Tuesday, August 3, 2010

Why I puffy heart love high school students

I love my job. I love teaching high school students. The hormones, the sweaty palms, the need to fit in. The ridiculous sense of humor, the desire to stand apart and be unique just like everyone else. The different groups, the kids who try so hard to be different…and the kids who try so hard to be the same. The puppy love, the heartache (I don’t love that so much). The goofy jokes, the practical jokes. The surprising conversations and the days where everything seems to go wrong, but then ends up being just right. Andy commented a few weeks ago about my love of tv shows that deal with the school experience—namely Glee and Friday Night Lights. He thinks that they are too extreme and dramatic in their portrayal of high school. He can’t believe that students actually have lives like they are on tv….and to some extent, I agree. But I see the moments of truth in them.

I see the boy with no father, trying to help his mother and do the best he can to make her proud and to get more from life, like Finn on Glee.

I can see the girl who feels stifled by her small town and the reputation of her parents, like Julie on Friday Night Lights.

I see the boy who wants desperately to have a better life, but keeps getting dragged into trouble, like Vince on FNL.

Or the girl who wants so much to be perfect that she alienates those around her, like Rachel on Glee.

The struggles with weight, with eating disorders, with suicidal thoughts. Those are real.

Some of the relationships between parents, the torment of relationships with the opposite sex, the struggles with teen pregnancy and the fallout of sex in high school. I see all of that. Every day.

The bad decision that hurts your reputation. The hateful bullying. The power of friendship. The fight for status. All of that is real. Basically, as overly dramatic as teenage life seems on television…I think it might be worse in real life. Because in real life, things don’t always end nicely. There is no one hour limit to the drama and the pain.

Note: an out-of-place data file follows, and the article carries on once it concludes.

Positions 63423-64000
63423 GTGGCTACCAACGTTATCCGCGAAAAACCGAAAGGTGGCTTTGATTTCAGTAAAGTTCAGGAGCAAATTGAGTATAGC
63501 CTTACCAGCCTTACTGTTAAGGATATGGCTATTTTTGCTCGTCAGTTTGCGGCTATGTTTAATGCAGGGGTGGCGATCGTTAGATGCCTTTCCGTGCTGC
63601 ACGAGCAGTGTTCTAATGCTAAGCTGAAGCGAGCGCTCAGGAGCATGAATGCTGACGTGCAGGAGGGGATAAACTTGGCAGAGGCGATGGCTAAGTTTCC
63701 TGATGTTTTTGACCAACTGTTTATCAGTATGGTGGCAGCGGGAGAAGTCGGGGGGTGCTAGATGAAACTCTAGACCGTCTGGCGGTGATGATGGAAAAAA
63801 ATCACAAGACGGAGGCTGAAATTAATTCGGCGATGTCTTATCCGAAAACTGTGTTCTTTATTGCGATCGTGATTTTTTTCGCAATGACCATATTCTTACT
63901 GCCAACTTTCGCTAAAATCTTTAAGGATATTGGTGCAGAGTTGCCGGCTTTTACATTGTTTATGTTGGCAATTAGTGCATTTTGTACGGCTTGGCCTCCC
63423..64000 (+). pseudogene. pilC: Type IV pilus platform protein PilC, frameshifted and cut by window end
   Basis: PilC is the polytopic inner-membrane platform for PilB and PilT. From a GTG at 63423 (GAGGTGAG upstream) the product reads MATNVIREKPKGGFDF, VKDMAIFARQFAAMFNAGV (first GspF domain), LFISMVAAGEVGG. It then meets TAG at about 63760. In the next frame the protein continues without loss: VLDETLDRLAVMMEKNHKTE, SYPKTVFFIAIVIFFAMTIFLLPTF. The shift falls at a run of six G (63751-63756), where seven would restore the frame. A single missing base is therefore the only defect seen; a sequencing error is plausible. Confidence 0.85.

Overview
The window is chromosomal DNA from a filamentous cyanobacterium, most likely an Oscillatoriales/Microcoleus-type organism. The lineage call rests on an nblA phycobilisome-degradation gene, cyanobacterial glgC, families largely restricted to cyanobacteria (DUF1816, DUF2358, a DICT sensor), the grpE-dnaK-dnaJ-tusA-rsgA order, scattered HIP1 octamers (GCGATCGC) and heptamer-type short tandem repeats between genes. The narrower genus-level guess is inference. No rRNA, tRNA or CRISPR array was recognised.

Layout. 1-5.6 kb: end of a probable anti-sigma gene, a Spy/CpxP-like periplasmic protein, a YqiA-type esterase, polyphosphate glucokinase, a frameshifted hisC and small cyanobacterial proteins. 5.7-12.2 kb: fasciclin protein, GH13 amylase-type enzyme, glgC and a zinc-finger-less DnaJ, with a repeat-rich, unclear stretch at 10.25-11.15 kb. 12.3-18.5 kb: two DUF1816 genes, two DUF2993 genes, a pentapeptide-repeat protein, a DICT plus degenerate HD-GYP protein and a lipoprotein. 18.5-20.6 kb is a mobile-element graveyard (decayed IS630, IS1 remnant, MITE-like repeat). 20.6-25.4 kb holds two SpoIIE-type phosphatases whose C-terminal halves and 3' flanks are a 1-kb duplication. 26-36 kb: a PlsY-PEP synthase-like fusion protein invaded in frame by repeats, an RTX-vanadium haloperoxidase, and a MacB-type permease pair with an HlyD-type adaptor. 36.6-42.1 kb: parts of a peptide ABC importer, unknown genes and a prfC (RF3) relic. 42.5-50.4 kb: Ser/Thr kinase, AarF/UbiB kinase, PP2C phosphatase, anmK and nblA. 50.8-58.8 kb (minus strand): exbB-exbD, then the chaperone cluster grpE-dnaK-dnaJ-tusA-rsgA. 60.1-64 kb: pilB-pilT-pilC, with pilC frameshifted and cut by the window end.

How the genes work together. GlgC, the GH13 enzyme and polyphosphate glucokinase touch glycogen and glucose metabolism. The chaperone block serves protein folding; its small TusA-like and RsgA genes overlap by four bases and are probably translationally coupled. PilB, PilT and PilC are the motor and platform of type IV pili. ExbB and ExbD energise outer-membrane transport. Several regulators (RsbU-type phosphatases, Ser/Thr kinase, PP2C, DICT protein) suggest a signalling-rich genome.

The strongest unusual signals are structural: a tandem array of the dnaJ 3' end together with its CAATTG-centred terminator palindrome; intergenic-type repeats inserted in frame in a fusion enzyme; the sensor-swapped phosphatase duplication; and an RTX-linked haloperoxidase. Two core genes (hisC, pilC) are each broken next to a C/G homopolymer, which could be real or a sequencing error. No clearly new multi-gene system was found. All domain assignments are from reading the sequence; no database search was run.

At the same time, I don’t think television can accurately portray the depth of relationship in high school either. The girl who goes out of her way to stand up for someone else. The brother who fiercely loves his sister and will spring to action if she is hurt (even if she’s the only one who doesn’t know it). The care and the concern for one another when something is wrong. The rally around in the midst of personal tragedy. TV can only cover so much of that. I can even see where my kids care about their teachers. They want to help them when something is wrong. They know when something is off, and they want to help out in any way they can.

But my favorite part? As much as Mr. Schuster and Principal Taylor have relationships with students and help them, the real life is better. I can see the kids who want to change. Who want to do better. They are real, physical bodies in my classroom, asking for more. More out of life, out of themselves, out of their futures. For every heartbreaking story in the classroom (and there are many…so, so many), I cling to the hope that there will be successes.

I love the hormones, the crazy ideas, and the passion of high school students. I cannot begin to imagine having a different job. As long as I am working, I want it to be right where I’m at.

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